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The Dow Jones is flat this morning as the coronavirus sparks fear of economic collapse. Congress just unveiled a new emergency spending plan in response.
U.S. core capital goods orders actually increased in March. That said, the United States saw a sharp decline (14.4%) in durable goods over the month. Here's what else is moving the Dow today…
First, here are the numbers from Thursday for the Dow, S&P 500, and Nasdaq:
|Index||Previous Close||Point Change||Percentage Change|
Now let's take a look at what I consider to be the most important market events to start your day.
The Top Stock Market Stories for Friday
- The coronavirus has now infected more than 2.6 million people around the world, according to Johns Hopkins University. The total number of U.S. cases topped 800,000, according to the same group. The ongoing decline in daily cases has been a major catalyst in the rise of the U.S. equity markets over the last month. Major indexes have now jumped more than 25% from March lows.
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- Meanwhile, the House of Representatives passed another bill that supplies $484 billion to small businesses and hospitals. The bill now goes to U.S. President Donald Trump's desk, where he is expected to sign it quickly. The new law would bring the total U.S. commitment to addressing COVID-19 to more than $2.5 trillion across four different pieces of legislation in less than a month. The bill comes as the economy deals with news that the real unemployment rate sits around 23% across the country. It contains $310 billion for the Paycheck Protection Program, $60 billion for the Small Business Administration, $75 billion for hospitals, and another $25 billion for COVID testing.
- U.S. crude prices continue to tick higher as markets anticipate a greater cut to U.S. production. The June oil futures contract increased by 19.7% to hit $16.50 per barrel. Markets have reacted positively as well to the news the that the USO ETF, the world's largest oil fund, has stopped trading. The ultra-speculative ETF purchases a large number of futures contracts but has no intention of taking physical delivery in Cushing, Okla. Still, WTI crude is now off about 70% since the start of the year.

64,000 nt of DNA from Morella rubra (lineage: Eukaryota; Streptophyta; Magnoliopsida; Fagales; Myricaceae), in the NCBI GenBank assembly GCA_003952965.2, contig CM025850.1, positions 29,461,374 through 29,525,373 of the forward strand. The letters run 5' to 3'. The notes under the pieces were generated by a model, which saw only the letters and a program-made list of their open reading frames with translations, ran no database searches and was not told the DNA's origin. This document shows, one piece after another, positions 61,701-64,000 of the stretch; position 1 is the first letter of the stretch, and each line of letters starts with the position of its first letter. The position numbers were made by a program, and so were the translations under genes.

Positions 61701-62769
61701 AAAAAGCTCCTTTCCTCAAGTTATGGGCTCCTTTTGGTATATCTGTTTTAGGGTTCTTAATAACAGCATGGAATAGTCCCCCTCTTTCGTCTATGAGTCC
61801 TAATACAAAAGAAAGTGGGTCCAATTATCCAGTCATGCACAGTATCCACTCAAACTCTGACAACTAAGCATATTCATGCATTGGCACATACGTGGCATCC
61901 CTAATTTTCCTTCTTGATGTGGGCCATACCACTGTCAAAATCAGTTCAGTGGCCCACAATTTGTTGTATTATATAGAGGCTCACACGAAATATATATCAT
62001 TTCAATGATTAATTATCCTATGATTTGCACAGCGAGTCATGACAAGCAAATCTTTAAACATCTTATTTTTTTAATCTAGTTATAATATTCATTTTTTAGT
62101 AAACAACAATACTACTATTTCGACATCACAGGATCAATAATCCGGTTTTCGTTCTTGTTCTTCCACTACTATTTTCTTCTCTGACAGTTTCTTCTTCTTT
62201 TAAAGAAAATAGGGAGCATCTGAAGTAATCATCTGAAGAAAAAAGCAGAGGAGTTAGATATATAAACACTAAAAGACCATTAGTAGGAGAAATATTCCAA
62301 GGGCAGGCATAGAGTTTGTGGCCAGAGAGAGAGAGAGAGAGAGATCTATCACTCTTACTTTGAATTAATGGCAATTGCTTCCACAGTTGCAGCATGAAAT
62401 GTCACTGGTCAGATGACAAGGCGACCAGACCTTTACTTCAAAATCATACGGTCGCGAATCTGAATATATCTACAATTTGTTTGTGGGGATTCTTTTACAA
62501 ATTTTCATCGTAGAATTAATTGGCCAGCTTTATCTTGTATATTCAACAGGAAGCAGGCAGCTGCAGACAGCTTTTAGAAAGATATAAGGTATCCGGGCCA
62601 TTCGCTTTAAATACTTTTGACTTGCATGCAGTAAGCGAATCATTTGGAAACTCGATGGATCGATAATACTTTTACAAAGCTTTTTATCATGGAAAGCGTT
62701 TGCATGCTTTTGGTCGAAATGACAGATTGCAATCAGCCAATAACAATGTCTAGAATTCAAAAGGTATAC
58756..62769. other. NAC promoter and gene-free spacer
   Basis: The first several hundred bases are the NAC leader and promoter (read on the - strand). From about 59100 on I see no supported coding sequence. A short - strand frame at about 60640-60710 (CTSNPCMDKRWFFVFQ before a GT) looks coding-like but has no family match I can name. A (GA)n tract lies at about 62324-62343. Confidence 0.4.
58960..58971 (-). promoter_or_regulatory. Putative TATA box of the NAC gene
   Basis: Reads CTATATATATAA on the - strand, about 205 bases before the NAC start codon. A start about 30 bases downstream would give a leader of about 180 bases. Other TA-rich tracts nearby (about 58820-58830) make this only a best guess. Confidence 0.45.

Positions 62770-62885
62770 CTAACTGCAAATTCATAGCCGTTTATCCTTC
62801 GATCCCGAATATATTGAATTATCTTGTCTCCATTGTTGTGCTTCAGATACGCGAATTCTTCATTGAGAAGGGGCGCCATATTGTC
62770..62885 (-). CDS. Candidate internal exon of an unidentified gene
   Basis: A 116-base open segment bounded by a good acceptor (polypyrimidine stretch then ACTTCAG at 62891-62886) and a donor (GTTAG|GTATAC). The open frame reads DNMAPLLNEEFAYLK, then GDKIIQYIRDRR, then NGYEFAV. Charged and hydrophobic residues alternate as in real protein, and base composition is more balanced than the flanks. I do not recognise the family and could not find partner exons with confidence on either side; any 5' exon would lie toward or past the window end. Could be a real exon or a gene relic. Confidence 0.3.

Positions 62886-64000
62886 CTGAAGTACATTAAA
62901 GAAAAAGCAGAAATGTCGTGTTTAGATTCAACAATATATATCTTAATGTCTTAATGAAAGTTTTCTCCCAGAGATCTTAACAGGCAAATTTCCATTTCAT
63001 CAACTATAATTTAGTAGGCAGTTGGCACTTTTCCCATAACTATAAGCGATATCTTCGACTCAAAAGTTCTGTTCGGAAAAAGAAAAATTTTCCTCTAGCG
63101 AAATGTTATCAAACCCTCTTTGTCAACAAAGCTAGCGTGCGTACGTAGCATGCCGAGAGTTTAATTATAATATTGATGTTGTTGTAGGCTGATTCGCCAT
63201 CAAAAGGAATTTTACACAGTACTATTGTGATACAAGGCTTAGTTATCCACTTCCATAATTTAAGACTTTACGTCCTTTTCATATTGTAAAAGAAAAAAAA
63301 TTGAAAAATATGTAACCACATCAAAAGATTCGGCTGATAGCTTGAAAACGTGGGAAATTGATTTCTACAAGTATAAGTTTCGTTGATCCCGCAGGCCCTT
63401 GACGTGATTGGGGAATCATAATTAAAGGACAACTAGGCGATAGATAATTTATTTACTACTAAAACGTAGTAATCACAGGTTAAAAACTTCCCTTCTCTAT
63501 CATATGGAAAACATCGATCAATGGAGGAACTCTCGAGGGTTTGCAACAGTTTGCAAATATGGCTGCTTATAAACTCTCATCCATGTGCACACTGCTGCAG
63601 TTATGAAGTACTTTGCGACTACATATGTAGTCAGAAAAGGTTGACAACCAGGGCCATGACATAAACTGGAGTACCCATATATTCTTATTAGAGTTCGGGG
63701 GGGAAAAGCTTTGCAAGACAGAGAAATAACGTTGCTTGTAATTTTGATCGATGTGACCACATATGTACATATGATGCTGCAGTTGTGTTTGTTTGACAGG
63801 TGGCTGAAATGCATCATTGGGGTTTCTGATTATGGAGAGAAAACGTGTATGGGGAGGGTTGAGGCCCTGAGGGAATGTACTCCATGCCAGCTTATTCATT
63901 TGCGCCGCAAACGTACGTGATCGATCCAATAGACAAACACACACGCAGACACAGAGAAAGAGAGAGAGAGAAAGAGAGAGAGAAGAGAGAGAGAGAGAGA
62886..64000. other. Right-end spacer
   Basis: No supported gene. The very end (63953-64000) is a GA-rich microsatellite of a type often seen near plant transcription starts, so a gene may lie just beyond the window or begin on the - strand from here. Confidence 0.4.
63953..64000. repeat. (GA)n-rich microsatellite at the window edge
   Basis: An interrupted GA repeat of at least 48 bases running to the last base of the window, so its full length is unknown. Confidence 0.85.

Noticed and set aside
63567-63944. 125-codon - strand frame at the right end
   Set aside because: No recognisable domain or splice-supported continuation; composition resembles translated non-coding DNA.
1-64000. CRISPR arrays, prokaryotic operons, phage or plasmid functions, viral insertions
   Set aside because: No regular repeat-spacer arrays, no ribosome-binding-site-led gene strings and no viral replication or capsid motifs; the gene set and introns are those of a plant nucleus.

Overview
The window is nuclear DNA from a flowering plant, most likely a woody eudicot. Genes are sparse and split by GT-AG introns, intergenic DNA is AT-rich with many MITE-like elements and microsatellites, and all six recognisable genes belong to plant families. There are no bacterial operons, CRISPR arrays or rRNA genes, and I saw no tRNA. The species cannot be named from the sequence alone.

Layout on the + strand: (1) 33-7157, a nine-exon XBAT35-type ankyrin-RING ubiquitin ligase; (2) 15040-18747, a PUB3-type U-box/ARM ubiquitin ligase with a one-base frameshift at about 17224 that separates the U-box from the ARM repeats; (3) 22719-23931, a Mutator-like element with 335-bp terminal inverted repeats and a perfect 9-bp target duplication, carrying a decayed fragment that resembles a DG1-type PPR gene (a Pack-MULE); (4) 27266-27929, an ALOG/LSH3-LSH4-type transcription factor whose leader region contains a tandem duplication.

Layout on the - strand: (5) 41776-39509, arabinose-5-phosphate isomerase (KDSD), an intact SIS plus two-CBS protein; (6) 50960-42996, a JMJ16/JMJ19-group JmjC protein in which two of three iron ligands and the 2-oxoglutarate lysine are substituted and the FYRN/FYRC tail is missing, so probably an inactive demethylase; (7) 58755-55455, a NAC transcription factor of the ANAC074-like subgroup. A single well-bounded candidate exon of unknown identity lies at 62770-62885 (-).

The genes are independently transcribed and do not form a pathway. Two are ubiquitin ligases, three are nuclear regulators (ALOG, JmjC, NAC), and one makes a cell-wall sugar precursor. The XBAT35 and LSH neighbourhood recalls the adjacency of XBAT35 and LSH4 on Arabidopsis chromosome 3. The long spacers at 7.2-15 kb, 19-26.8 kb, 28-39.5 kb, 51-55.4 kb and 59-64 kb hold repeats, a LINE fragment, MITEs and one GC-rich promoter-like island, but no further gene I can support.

Stocks to Watch Today: GILD, AXP, CLR
- Shares of Gilead Sciences Inc. (NASDAQ: GILD) are trying to bounce back after news broke that the firm's drug, remdesivir, failed to improve the condition of coronavirus patients. The news broke after the World Health Organization accidentally published a report about a Chinese clinical trial. The drug company said that its study was terminated due to low number of enrollees. That said, some pundits have encouraged investors to wait for the release of studies from U.S.-based trials.
- Shares of American Express Co. (NYSE: AXP) rallied about 1.5% after the company reported earnings before the bell. The firm reported EPS of $1.98, a figure that beat consensus estimates of $1.43. That said, the company is raising concerns about credit reserves and has noted that customers started cutting spending around late February and early March as the threat of COVID-19 ramped up around the world.
- Shares of Continental Resources Inc. (NYSE: CLR) rallied 3.5% after the company announced it was shuttering wells in North Dakota and eliminating production for the time being. The firm also told customers that it would not provide oil at current market prices. Continental is a firm that failed to hedge its production back when crude was sitting around $50 per barrel. Shares of CLR are off 61% since the start of the year.
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About the Author
Garrett Baldwin is a globally recognized research economist, financial writer, and consultant with degrees from Northwestern, Johns Hopkins, Purdue, and Indiana University. He is a seasoned financial and political risk analyst, with a focus on stocks, hedge funds, private equity, blockchain, and housing policy. He has conducted risk assessment projects for clients in 27 countries, and consulted on policy and financial operations for some of the nation's largest financial institutions, including a $1.5 trillion credit fund, a $43 billion credit and auto loan giant, as well as two of the largest Wall Street banks by assets under management.
Garrett joined Money Map Press as an economist and researcher in 2011, specializing in alternative strategies with an emphasis on fundamental and technical analysis.